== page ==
“Given the magnitude of what’s required, the way to progress this is through a comprehensive audit on the size, scope and efficiency of government.

“It means that any return to surplus down the track is far from assured. And the hard work required to set the foundation for growing and sustainable surpluses over the medium term has been left for future governments to deal with.

“We fully support the theme of the budget around growth and jobs, and remind government that these things are driven by a strong business sector.

“Businesses, large and small, need consistency, credibility and, as far as possible, predictability in the fiscal, regulatory and tax environment. It is only this approach that builds confidence among businesses to invest and hire.

“Unfortunately, the budget includes a number of changes to business tax arrangements previously rejected by the Business Tax Working Group. If you are going to make changes to the taxation system it needs to be done carefully and cautiously, and as part of a more comprehensive process to make the whole tax system more competitive.

“The business tax changes announced today represent another lost opportunity to do tax reform properly, which risks reducing our competitiveness and affecting business confidence.

“The changes to thin capitalisation rules run the risk of impacting on foreign investment, and potentially deterring companies from locating and investing in Australia. Piecemeal tax changes can add to perceptions of country risk when it comes to investing in Australia.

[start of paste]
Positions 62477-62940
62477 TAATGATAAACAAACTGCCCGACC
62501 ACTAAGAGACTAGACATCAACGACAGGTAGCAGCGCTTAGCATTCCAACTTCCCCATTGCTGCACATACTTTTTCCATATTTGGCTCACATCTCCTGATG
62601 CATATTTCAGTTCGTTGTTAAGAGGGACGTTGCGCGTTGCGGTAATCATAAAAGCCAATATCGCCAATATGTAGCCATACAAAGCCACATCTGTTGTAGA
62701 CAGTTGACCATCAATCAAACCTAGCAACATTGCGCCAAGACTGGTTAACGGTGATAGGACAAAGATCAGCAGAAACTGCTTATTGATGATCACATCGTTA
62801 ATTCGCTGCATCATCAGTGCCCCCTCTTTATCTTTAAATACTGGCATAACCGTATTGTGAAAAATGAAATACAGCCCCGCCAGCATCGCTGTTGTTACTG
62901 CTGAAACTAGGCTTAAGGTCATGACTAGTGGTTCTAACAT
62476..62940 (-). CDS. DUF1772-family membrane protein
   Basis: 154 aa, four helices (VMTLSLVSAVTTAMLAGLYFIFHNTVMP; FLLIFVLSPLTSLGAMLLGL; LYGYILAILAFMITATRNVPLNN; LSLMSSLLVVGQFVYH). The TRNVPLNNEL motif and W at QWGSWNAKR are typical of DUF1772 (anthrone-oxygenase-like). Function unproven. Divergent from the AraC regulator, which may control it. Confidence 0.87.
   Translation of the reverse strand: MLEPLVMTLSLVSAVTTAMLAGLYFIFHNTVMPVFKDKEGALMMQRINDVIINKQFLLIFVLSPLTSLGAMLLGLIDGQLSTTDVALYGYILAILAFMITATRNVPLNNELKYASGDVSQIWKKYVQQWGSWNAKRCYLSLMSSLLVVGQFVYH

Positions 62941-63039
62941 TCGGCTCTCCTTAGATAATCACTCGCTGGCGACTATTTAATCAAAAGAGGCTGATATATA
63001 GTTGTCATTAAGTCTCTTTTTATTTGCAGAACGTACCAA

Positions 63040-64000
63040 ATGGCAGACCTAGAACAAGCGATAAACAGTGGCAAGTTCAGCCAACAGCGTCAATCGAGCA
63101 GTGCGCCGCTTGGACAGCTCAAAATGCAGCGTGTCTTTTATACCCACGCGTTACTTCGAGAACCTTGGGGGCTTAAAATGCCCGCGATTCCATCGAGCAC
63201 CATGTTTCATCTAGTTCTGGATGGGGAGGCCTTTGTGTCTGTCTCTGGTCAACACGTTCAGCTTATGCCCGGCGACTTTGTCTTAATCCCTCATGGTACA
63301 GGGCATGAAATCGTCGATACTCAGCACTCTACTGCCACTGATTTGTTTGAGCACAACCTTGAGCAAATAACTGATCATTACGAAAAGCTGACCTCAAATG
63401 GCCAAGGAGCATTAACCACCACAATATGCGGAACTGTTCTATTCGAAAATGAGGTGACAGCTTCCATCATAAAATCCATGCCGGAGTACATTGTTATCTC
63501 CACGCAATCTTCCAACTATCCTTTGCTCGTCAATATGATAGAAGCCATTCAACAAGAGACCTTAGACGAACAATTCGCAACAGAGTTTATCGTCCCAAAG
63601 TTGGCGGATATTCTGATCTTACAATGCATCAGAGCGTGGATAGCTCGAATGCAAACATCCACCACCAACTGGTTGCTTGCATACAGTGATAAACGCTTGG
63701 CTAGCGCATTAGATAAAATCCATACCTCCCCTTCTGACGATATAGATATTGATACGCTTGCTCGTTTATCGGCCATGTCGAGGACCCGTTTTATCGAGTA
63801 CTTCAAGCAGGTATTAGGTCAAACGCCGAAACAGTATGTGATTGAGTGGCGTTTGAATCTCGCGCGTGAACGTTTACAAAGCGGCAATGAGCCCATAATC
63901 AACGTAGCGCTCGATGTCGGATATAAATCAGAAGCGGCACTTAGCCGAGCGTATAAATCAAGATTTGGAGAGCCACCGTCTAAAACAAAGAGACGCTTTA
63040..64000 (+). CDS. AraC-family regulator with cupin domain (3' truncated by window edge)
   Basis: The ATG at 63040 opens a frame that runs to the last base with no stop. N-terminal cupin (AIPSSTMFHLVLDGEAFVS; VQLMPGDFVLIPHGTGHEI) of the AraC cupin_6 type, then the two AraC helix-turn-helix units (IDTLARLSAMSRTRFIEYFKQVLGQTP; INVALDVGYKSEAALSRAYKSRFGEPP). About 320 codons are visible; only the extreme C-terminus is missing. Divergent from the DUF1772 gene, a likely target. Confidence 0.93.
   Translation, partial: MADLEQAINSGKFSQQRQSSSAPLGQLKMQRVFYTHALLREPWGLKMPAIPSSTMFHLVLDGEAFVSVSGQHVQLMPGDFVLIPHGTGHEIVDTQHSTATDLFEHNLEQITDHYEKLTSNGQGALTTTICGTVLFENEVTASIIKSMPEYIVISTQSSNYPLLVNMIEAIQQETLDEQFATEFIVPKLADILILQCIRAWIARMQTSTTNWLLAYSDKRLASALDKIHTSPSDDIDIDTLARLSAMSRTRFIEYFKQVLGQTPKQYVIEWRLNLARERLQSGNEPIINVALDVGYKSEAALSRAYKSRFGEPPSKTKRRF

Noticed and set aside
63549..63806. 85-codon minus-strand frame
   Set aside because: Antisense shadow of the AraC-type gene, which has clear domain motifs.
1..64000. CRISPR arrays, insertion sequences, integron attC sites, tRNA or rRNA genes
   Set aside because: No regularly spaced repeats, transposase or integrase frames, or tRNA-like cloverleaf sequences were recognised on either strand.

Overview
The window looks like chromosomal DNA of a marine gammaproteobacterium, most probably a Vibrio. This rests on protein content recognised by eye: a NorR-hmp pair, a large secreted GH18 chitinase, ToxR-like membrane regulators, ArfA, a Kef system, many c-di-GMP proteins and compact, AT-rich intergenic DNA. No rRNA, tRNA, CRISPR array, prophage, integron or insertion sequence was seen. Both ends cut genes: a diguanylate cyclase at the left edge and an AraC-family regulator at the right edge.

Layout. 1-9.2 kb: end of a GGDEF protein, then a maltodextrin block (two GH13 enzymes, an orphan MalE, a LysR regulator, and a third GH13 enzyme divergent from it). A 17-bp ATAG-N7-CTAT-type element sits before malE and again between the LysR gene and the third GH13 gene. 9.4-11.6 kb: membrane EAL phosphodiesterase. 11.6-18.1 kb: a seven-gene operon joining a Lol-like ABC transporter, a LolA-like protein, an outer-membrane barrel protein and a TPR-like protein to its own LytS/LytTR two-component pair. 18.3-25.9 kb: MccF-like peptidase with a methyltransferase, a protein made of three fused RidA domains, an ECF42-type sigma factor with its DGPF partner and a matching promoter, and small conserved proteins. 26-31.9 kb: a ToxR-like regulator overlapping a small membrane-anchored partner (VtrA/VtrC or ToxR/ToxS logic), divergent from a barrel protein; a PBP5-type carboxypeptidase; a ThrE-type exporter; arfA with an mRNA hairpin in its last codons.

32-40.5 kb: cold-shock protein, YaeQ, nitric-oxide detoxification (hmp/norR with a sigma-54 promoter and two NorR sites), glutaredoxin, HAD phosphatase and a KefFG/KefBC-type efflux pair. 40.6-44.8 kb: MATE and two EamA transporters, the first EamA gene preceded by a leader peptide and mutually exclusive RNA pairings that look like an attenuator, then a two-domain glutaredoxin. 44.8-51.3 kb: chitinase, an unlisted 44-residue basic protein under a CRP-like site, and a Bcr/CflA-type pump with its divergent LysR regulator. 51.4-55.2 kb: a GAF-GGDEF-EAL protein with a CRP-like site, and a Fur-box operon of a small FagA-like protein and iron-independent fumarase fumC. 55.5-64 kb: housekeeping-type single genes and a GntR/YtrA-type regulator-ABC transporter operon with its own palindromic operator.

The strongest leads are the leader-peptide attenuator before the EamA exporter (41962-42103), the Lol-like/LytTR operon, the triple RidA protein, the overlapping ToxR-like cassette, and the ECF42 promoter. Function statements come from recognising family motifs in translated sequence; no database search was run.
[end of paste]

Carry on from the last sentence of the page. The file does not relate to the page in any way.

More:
“We welcome the high-level 10-year forecasts for funding the Gonski reforms and the National Disability Insurance Scheme, which we have consistently called for, but it is difficult to assess the credibility of this without seeing the total budget effect of these forecasts on other areas of spending.

“The budget recognises the importance of continuing to build productive capacity with welcome measures around infrastructure and skills and training. In these areas the imperative lies in effective delivery on the ground if they are to produce the necessary productivity dividends.”

Ms Westacott welcomed the government’s announcement for innovative funding mechanisms to encourage private sector investment in infrastructure, but again it will be important that projects are subjected to the cost–benefit analysis that ensures they are attractive for private sector investment.

The Alternative Pathways to the Trades program should also help produce a more flexible and nimble system and address current rigidities in the training model for trades and technician occupation.

“While the Treasurer has delivered a busy budget, what is missing is the step change needed to produce a more convincing fiscal strategy and a credible path back to surplus. The budget remains exposed,” she said.

For further information contact:
Scott Thompson, Director, Media and Public Affairs
Business Council of Australia
Telephone (03) 8664 2664 | Mobile 0403 241 128